I refuel in Clifton, AZ and head up 191 into the mountains. The first 15 miles are open mines with gigantic dump trucks crawling within them like the ones you see in "Modern Marvels" on the Learning Channel. Once I get past the mines, it's time for the twisty ascent.

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    Highway 191 in eastern Arizona.

    When you reach the top, you can't believe you're in the USA. It looks like China with an endless series of misty mountain ranges scrolling off into the distance for a thousand miles.

    I underestimated how long it would take to ride Highway 191. I started in the late afternoon from Clifton, and it's almost 6:30pm now. I'm getting tired, and as the sun is setting, critters are going to start jumping out in front of me. I decide to call it a day and camp.

    I pull into a primitive campground, dismount, and begin walking around looking for the perfect campsite. I hear a loud "CRASH" behind me and turn around to find that my bike has fallen over. The ground is uneven, and the bike was almost vertical on a sloped grade. The bike must have rolled forward ever so slightly on the downward grade, and the side stand no longer supported the weight. I have a nice little dent in my aluminum pannier as a memento. Luckily, I carry spare levers. I don my REI mosquito head net (complete with camouflage yarmulke!), and it takes only ten minutes to replace the clutch lever. Lessons learned: 1. make sure your bike is leaning onto your sidestand, not close to vertical. 2. carry spare levers.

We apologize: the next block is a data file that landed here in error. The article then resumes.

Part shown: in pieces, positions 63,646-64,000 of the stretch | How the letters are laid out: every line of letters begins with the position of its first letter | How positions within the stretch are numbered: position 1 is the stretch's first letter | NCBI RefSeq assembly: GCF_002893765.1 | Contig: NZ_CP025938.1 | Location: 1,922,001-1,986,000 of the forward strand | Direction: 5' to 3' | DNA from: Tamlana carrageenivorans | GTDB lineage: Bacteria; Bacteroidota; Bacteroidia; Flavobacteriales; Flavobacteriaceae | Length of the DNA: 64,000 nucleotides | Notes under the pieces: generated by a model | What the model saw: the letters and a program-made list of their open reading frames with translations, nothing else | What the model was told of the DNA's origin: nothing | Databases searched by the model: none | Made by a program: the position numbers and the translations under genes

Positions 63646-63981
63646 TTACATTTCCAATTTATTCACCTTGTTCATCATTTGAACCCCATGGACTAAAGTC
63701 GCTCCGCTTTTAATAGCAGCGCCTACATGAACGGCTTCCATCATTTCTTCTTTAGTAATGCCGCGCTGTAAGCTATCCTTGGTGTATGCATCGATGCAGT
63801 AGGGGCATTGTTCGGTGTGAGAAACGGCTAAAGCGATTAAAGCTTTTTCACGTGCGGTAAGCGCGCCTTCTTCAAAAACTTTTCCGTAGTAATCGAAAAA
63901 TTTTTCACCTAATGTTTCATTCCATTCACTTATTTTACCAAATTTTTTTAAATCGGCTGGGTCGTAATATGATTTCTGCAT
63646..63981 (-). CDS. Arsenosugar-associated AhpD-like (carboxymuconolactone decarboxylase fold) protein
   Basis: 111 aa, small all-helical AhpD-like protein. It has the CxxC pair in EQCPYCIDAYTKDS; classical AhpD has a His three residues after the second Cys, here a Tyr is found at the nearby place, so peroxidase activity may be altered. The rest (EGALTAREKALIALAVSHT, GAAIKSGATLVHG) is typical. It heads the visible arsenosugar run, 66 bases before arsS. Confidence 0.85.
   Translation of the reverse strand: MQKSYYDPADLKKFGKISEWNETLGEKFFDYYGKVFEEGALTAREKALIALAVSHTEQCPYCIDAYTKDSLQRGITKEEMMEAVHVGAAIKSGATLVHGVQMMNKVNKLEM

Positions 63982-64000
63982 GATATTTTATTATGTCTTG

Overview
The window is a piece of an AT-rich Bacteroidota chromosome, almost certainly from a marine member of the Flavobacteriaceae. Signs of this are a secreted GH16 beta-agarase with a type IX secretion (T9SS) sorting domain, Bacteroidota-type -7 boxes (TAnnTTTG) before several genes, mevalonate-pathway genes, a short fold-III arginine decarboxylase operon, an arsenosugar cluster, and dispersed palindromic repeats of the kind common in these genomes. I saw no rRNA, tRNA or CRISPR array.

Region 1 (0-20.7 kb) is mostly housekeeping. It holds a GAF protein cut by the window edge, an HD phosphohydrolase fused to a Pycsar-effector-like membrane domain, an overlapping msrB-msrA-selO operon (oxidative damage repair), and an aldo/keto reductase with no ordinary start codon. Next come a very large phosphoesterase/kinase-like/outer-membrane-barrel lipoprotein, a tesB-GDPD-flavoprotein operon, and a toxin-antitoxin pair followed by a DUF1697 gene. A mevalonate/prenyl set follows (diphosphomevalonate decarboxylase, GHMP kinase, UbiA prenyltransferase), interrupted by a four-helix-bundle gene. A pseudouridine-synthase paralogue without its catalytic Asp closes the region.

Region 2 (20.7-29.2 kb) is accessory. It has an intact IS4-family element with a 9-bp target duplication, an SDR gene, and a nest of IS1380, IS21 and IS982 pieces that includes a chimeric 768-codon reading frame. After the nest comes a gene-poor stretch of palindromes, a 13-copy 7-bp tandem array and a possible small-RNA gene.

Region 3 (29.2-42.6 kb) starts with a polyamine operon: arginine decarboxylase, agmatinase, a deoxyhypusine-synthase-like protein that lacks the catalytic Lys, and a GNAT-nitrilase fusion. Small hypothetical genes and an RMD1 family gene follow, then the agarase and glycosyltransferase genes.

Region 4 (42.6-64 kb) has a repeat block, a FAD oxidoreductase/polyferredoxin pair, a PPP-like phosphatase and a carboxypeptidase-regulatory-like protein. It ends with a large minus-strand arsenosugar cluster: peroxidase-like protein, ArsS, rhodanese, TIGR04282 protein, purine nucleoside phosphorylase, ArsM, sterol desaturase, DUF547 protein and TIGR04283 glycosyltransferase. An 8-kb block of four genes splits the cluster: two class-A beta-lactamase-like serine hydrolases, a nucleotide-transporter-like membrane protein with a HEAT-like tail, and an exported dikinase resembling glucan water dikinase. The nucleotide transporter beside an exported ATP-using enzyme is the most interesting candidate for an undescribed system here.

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    Broken clutch lever.

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    Setting up camp in Apache National Forest, eastern Arizona.

    When I continue the next morning, I discover there is a bed and breakfast about .2 miles down the road from where i camped. :bluduh

    The ride to the Petrified Forest evokes images of Arizona from Bugs Bunny Road Runner cartoons: reddish brown boulders stacked on top of each other and wooden telephone poles lining the road to the horizon. Some of the roads are so straight here that I almost wish I had a sport bike so I could utter "meep meep" and leave a ribbon of tarmac fluttering behind me like the Road Runner.

    The petrified forest is interesting... if you majored in geology. I'm not much of a geologist, so I take some pictures at the visitor center before riding through the park. I think the most interesting part of the Petrified Forest is the scenic vistas of the badlands in the northern part of the park. "Badlands" derives from a Native American term (literally "bad lands") meaning eroded yet beautiful.

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    Fossils at Petrified Forest National Park, Arizona.

    Next is Canyon de Chelly ("de shay"). You can view the canyon from the rim on the north and south sides. If you want to descend into the canyon, you need to hire a Navajo guide to drive you through. I ride along the south rim.

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    Canyon de Chelly, northeastern Arizona.

    Not a single Navajo has smiled at me since I have been here. Whether it is the color of my skin or the fact I am a tourist, I cannot say. I depart Canyon de Chelly north on Highway 191. Trash and large dead dogs line the highway for 60 miles. I am reminded of the Peter Gabriel song, San Jacinto... And the tears roll down my swollen cheek. This is not a happy place. I have seen trash lining the highways of major cities, but I find it unusual to see it here in such a sparsely populated place.

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    Junction of 191 and 160, northeastern Arizona.